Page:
The capacity shutdowns in China from 2016 has led to a reduction in excess capacity in industrial commodities which in my view makes industrial commodities more resilient. My base case is that we do not get a recession in the US next year. We get a recession in the G-7 world only if we get big asset price declines. The economy will be driven by the asset prices, not the other way around.
Some would argue the joker in the pack could be the dollar index as it is now nearing 100. It has gone way below 100 in the past also. Is that the big elephant in the room that could change the global set up?
Yes we had a major spike, further highs in the dollar would definitely make for more deflationary dynamics. So far, the dollar has rallied this year but the last time we had this unusual combination in America of monetary tightening and fiscal easing was in the early years of Ronald Reagan in the early 80s. At that point, the dollar went way higher than it is today. Given we have got the most hawkish central bank in the G-7 world, what is surprising is that the dollar has not rallied more.
The sense we got from worlds biggest hedge fund manager Ray Dalio and classic investors like Howard Marks is that American markets are due for a correction. Is it time to diversify and be cognisant of risk?
That has been common sense since the start of the year simply because the longer monetary tightening goes on, the bigger is the risk to equities. We got a double whammy of monetary tightening in America. We got Fed rate hikes and Fed balance sheet contraction. The only surprise to me is that the correction took so long to happen in America.
At the end of the third quarter, I described the US stock market as the last man standing. So, that is just common sense. But we need to understand why the US market was so resilient and that is the dramatic impact of tax reforms. Donald Trumps tax reform was extremely bullish for US equities. It has driven a significant pickup in earnings growth because there was significant cuts in taxes and it also led to statistical proven evidence of a big repatriation of money held offshore by American corporates in the form of dividend payments back home.
It is quite clear that the big inflow of corporate money has triggered a whole new surge in share buybacks. In the first and second quarters of this year, there were record high share buybacks and that is the key reason for the US market outperformance. American corporates have been the biggest net buyers of US equities since 2009.
There has been a selloff in Chinese internet stocks as well as mainland stocks. Do you think India now becomes the only game in town where large allocations could kick in and that Indian markets will not correct substantially?
No, I think foreign investors should be looking to buy both China and India. In ,fact I would buy China before India right now because China is much cheaper and Chinese market has had a lot of domestically driven forced selling because of the Chinese governments deleveraging campaign. So, China is more interesting in the short term than India.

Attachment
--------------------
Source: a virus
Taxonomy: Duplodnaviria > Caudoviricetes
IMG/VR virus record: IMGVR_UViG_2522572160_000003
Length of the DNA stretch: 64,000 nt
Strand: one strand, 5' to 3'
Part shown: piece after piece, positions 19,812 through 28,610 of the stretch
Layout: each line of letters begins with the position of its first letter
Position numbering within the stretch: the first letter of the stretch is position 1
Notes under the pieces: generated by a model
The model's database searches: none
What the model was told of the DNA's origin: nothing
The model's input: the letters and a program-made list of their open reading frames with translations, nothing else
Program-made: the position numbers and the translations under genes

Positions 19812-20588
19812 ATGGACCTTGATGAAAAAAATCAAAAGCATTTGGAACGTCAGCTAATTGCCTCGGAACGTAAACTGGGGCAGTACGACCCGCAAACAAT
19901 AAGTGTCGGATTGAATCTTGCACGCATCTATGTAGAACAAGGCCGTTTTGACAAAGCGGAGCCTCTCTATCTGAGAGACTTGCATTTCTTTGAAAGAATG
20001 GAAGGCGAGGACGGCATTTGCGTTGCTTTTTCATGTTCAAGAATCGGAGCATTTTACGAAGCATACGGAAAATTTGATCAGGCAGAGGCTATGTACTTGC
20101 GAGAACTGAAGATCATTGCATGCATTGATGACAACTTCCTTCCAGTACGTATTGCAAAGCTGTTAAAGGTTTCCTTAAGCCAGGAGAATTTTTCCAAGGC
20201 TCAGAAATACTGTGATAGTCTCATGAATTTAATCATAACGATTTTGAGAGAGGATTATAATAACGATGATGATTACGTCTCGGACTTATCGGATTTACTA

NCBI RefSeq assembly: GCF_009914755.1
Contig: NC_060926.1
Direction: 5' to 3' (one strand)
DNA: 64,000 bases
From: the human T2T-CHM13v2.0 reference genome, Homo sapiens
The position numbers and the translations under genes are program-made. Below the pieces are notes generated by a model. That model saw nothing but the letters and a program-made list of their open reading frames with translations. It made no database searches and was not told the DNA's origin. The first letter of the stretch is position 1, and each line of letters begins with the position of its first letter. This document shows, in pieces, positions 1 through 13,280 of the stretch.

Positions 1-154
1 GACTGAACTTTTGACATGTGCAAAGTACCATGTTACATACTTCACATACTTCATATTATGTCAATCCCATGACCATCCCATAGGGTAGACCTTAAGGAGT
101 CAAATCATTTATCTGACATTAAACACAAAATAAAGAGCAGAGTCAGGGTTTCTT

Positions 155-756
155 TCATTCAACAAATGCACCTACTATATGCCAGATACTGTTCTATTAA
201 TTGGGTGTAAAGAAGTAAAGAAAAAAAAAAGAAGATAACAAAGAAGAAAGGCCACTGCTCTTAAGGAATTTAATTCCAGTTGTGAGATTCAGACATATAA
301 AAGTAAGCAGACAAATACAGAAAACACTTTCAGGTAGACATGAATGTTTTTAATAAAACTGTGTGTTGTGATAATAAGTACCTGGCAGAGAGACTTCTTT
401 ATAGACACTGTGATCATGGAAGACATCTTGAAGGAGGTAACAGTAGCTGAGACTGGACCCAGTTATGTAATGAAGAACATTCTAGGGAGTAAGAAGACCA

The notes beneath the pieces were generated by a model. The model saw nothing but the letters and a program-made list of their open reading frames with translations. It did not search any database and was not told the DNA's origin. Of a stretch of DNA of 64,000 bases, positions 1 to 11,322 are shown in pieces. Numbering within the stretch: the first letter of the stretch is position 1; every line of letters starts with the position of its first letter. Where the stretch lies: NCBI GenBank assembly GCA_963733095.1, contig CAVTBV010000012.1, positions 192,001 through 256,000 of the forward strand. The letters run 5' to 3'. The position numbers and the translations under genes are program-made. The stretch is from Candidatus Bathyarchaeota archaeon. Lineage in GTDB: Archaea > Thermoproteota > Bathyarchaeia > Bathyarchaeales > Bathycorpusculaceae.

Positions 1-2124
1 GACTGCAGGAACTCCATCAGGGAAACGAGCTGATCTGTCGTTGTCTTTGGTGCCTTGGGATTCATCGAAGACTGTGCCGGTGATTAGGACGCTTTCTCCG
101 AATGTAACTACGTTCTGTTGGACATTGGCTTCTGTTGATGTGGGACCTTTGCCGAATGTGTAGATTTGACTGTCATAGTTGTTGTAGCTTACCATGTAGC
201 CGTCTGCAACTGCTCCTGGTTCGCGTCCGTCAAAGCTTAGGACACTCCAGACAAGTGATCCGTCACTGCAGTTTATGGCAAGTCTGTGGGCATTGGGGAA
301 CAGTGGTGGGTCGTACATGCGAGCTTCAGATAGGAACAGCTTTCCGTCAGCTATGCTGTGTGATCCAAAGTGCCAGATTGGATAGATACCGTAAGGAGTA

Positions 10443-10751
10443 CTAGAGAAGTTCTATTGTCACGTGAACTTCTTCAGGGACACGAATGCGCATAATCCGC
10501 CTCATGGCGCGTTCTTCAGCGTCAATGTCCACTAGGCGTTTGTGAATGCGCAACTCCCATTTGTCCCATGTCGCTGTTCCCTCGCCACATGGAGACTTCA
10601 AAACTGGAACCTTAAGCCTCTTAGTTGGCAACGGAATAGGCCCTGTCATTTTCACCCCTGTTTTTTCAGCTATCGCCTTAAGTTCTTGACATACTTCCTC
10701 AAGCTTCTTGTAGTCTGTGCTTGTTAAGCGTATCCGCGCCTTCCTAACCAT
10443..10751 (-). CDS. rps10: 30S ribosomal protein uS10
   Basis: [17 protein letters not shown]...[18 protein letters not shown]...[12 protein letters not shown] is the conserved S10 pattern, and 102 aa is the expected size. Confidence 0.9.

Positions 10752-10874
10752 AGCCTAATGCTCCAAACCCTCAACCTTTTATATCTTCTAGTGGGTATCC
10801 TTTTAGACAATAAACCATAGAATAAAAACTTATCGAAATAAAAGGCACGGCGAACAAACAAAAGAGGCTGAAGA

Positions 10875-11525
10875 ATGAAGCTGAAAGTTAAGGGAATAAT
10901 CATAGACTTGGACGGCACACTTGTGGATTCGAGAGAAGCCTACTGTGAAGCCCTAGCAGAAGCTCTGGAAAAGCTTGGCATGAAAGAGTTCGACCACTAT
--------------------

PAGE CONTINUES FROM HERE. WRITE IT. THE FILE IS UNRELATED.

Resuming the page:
The Americans think that the weakness of Chinese stock market this year is driven by the Trump administrations trade agenda and that is completely wrong. The weakness of Chinese stocks this year is driven first and foremost by collateral damage from the Chinese governments campaign to squeeze out the excesses in shadow banking. This is long term very positive policy in China but it is definitely creating collateral damage.
A lot of shares had been pledged in by private sector companies owned by chairman of Chinese private sector companies and there had been a lot of forced selling. Any time you have forced selling of equities, it creates a long-term buying opportunity that is what you have today in the Chinese market. So, I would buy China today before India. I buy India more aggressively as I said in first quarter but I would be overweight both.
Every time when we see a large correction in global financial markets, parallels have been drawn with 2008. Are we likely to see a repeat of 2008 anytime soon?
No I do not think it is a repeat of 2008. But I do believe there is a major risk of a correction in the US which is triggered by technical factors which could lead to a much bigger selloff than warranted by the fundamentals. This is because of what I call the terminator effect in American market and that is the reality that up to 80% of trading in America is now done by machines and these machines are running on these algo driven trading models.
My guess is that most of these trading models are all based on the same simple methodology which is some version of what is known as risk parity and the underlying assumption of all these trading models is that when equities selloff happens, government bonds rally. What you need to trigger massive technical unwind and what will blow up the machines is bond and equities going down together, i.e., positive correlation on the downside. If you had two months of that happening, you will get a massive technical unwind on Wall Street which will look very horrible but it would be primarily technical.